“The evil fairy Pernicia has set a curse on Princess Briar-Rose: she is fated to prick her finger on the spindle of a spinning wheel and fall into an endless, poisoned sleep. Katriona, a young fairy, kidnaps the princess in order to save her; she and her aunt raise the child in their small village, where no one knows her true identity. But Pernicia is looking for her, intent on revenge for a defeat four hundred years old. Robin McKinley’s masterful version of Sleeping Beauty is, like all of her work, a remarkable literary feat.” Indiebound

I read this book in high school (I discovered just how long ago I read it when I found a love note from a high school ex in the back of the book), and absolutely loved it the first time. I’ve wanted to re-read it for years, so I brought it with me to Peru to read. The only books I brought with me (I couldn’t afford the space or the weight for many) were favorites of mine that I wanted to re-read, and this was one of them. It stood the test of time, believe me. I still love it!

Obviously, this is a re-imagining of Sleeping Beauty, which is not one of my favorite fairy tales. After all, it’s the one (at least the Disney version we’re all familiar with) in which the fairy tale “heroine,” or perhaps “maiden” is better, does absolutely nothing. There is barely any story to this story. McKinley takes a baseball bat to that notion. She storied the hell out of this story.

First, Briar-Rose, or Rosie as her friends know her, is not your typical princess. Raised as a country girl, she’s sweet and loves her foster family, but she would rather work than braid hair and sew (or whatever princesses do). Her best friend is a blacksmith. At a very young age, she decides she can’t put up with all that long, flowing, golden hair bullshit, and cuts it all off. Perhaps her most “princess-y” trait is that she can communicate with animals. I love Rosie for her spunk and her tomboyishness, and for everything she does that flies in the face of what princesses are “supposed” to do. Of course, she doesn’t know she’s a princess.

McKinley hasn’t written anything decent in the past few years, which breaks my heart because I truly love her older work. She masterfully weaves together magic and history and creates a world that is dreamlike and charming, even when it gets tough on its characters. In my mind when I read this book, there is a golden aura surrounding every mental image, and it’s a place where I very much wish to visit. I highly recommend this beautiful retelling of Sleeping Beauty because it is at least 100x better than any other version I’ve read.

The Blind Assassin

The Blind Assassin

The Blind Assassin
The Blind Assassin

I remember promising myself that after reading The Historian, The Accursed, and The Once and Future King (all very long, dense books), I would give myself a break and read something easier on the brain and emotions. Instead, I decided to read The Blind Assassin by Margaret Atwood. This book is decidedly not easy on the brain or emotions. It isn’t a tremendously long book, but it is the sort of book that you do not want to skim and, therefore, cannot read very quickly.

“The Blind Assassin opens with these simple, resonant words: ‘Ten days after the war ended, my sister Laura drove a car off a bridge.’ They are spoken by Iris, whose terse account of her sister’s death in 1945 is followed by an inquest report proclaiming the death accidental. But just as the reader expects to settle into Laura’s story, Atwood introduces a novel-within-a-novel. Entitled The Blind Assassin, it is a science fiction story told by two unnamed lovers who meet in dingy backstreet rooms. When we return to Iris, it is through a 1947 newspaper article announcing the discovery of a sailboat carrying the dead body of her husband, a distinguished industrialist. Brilliantly weaving together such seemingly disparate elements, Atwood creates a world of astonishing vision and unforgettable impact.” Indiebound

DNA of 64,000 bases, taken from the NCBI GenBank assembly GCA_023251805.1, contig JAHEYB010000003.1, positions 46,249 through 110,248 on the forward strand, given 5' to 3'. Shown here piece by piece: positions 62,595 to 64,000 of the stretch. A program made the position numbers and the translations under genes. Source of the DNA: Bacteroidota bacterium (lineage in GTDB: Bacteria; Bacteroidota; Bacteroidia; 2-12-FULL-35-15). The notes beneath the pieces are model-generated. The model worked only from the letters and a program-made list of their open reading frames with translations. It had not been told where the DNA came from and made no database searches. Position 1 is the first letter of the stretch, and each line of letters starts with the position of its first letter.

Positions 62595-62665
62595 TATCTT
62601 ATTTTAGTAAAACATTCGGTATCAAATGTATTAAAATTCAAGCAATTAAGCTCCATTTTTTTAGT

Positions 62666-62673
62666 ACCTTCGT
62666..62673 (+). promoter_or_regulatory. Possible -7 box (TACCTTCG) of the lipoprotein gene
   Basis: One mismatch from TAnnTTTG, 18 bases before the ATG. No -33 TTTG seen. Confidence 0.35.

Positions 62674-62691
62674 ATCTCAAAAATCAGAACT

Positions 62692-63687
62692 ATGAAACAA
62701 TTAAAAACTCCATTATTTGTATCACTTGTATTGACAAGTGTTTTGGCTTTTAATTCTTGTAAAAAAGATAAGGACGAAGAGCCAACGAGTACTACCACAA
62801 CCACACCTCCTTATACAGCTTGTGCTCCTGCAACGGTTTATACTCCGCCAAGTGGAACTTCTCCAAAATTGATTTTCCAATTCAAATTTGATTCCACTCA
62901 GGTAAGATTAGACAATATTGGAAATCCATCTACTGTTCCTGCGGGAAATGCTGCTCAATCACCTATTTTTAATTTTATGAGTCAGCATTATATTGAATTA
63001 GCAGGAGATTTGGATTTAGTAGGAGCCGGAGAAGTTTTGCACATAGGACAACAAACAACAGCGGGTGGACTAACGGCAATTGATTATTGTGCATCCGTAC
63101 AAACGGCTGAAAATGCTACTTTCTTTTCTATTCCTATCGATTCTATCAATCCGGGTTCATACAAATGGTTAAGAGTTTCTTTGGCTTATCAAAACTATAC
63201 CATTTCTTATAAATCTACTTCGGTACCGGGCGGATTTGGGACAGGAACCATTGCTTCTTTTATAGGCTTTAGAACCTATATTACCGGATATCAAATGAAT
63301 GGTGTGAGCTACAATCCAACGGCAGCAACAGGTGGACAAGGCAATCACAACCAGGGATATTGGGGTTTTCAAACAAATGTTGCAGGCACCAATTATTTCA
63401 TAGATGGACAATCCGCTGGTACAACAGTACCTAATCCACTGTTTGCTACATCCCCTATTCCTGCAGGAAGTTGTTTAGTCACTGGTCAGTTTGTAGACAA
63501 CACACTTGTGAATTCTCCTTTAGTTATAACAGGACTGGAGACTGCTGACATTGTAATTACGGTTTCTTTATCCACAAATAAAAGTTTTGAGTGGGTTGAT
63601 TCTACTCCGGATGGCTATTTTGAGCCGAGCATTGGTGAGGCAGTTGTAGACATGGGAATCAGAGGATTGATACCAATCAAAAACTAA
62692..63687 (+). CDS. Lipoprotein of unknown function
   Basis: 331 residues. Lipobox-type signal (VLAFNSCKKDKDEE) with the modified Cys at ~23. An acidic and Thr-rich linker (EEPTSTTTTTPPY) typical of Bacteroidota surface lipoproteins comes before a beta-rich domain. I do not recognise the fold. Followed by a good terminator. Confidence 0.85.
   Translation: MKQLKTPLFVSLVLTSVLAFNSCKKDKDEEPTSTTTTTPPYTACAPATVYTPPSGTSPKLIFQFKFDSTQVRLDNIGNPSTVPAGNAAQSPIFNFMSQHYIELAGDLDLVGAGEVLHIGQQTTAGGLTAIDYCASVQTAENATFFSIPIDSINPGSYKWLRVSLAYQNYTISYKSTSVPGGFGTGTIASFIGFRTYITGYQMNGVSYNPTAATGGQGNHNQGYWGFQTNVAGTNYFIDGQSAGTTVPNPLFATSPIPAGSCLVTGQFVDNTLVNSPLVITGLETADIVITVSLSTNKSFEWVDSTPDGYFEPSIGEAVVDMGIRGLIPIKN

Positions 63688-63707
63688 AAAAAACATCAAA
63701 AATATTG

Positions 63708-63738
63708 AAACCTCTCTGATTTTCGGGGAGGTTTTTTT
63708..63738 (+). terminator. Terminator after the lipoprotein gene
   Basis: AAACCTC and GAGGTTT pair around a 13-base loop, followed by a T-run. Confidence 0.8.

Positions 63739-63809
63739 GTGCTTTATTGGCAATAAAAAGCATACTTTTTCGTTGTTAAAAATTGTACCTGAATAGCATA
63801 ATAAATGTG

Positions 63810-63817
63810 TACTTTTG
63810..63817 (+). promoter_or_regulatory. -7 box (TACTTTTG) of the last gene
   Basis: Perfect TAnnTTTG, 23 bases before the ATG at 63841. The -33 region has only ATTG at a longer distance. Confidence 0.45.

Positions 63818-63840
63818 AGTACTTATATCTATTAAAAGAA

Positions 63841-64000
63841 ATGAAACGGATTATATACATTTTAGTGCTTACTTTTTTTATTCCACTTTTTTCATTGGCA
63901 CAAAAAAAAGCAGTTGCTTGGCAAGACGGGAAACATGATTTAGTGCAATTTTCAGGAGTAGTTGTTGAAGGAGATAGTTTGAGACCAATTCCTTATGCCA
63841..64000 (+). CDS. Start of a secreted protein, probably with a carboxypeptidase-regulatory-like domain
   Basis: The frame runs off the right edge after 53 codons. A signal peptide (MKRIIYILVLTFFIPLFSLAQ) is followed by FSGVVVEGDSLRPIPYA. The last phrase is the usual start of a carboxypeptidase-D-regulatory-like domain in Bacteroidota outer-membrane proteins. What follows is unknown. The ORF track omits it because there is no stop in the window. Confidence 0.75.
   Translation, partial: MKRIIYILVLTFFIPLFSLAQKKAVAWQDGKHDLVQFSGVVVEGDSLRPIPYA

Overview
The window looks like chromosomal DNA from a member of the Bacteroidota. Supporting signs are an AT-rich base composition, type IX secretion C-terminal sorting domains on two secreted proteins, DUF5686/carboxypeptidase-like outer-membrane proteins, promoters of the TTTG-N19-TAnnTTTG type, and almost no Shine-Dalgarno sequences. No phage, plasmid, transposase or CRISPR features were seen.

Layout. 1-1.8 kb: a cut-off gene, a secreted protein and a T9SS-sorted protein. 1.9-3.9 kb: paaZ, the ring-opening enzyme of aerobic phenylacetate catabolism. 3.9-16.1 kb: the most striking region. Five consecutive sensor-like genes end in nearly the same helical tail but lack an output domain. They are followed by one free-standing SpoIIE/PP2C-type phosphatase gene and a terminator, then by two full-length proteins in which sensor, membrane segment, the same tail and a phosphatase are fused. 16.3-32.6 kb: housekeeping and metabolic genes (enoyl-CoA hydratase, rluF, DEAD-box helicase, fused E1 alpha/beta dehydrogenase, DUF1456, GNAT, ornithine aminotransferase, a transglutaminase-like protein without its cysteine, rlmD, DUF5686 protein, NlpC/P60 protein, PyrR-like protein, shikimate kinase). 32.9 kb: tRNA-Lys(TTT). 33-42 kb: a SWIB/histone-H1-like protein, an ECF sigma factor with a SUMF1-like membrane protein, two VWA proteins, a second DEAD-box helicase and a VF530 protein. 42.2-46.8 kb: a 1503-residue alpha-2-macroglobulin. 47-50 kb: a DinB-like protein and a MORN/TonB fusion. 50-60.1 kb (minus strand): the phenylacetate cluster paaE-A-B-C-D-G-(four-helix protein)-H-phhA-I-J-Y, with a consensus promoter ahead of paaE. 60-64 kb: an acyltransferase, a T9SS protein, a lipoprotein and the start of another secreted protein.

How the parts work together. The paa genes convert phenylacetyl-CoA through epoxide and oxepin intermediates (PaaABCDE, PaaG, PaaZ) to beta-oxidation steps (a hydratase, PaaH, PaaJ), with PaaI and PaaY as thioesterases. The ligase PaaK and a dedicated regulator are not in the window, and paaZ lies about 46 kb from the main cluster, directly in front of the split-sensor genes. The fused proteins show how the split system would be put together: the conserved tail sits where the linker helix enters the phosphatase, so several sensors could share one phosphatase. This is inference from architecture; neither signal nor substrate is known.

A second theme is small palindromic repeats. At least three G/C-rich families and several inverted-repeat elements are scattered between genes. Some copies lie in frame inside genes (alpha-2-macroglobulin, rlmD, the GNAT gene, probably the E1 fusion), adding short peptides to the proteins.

The book is always shifting between newspaper articles, Laura’s book, and Iris’s narration of the events of her youth. What emerges, as the story of Laura and Iris progresses through Iris’s memories, is a picture of young women struggling to find their own way in a world dominated and controlled by men. As daughters of a man with a fortune, their course is essentially plotted before they are even born. It is clear from Iris’s tone and Laura’s behavior exactly what they think of this, but each woman deals with the expectations in ways that are as unique as the girls themselves are.

Several things about this book made me really enjoy it. Atwood’s style of prose is, as usual, masterful. Her language is quite unlike any other author’s, and I never regret spending time reading whatever story she creates for her readers. Iris, in the parts where she narrates, speaks from a place of great age and experience. She has lived her whole life and is nearing the end of it. Her voice is at once defiant and pleading, reminding young readers that the elderly are still living human beings with needs and feelings. She is a reminder to not write off those who have aged to the point of creaking senility–they still have stories to tell, wisdom to impart, and great value to add to the experience of someone with years left to live.

Perhaps the most interesting element of The Blind Assassin was the sprinkling of dystopian chapters of the novel that Laura wrote shortly before she died. It was published posthumously and Iris spent the remaining years of her life dealing with the reactions of both fans and foes of the work. The work itself is almost a laundry list of all the things a young woman of that time was never supposed to know about or enjoy, which was why it made such an impact. More than that, it was a poignant jab at both the world that Laura and Iris were prisoners of and, in a way, the world that we inhabit today. Both a work of subtle science-fiction and a social commentary, it said more about society than Laura ever could have said directly.

I highly recommend The Blind Assassin. Atwood always has something to say, and she always does so by telling a brilliant, engrossing story. This novel is no exception.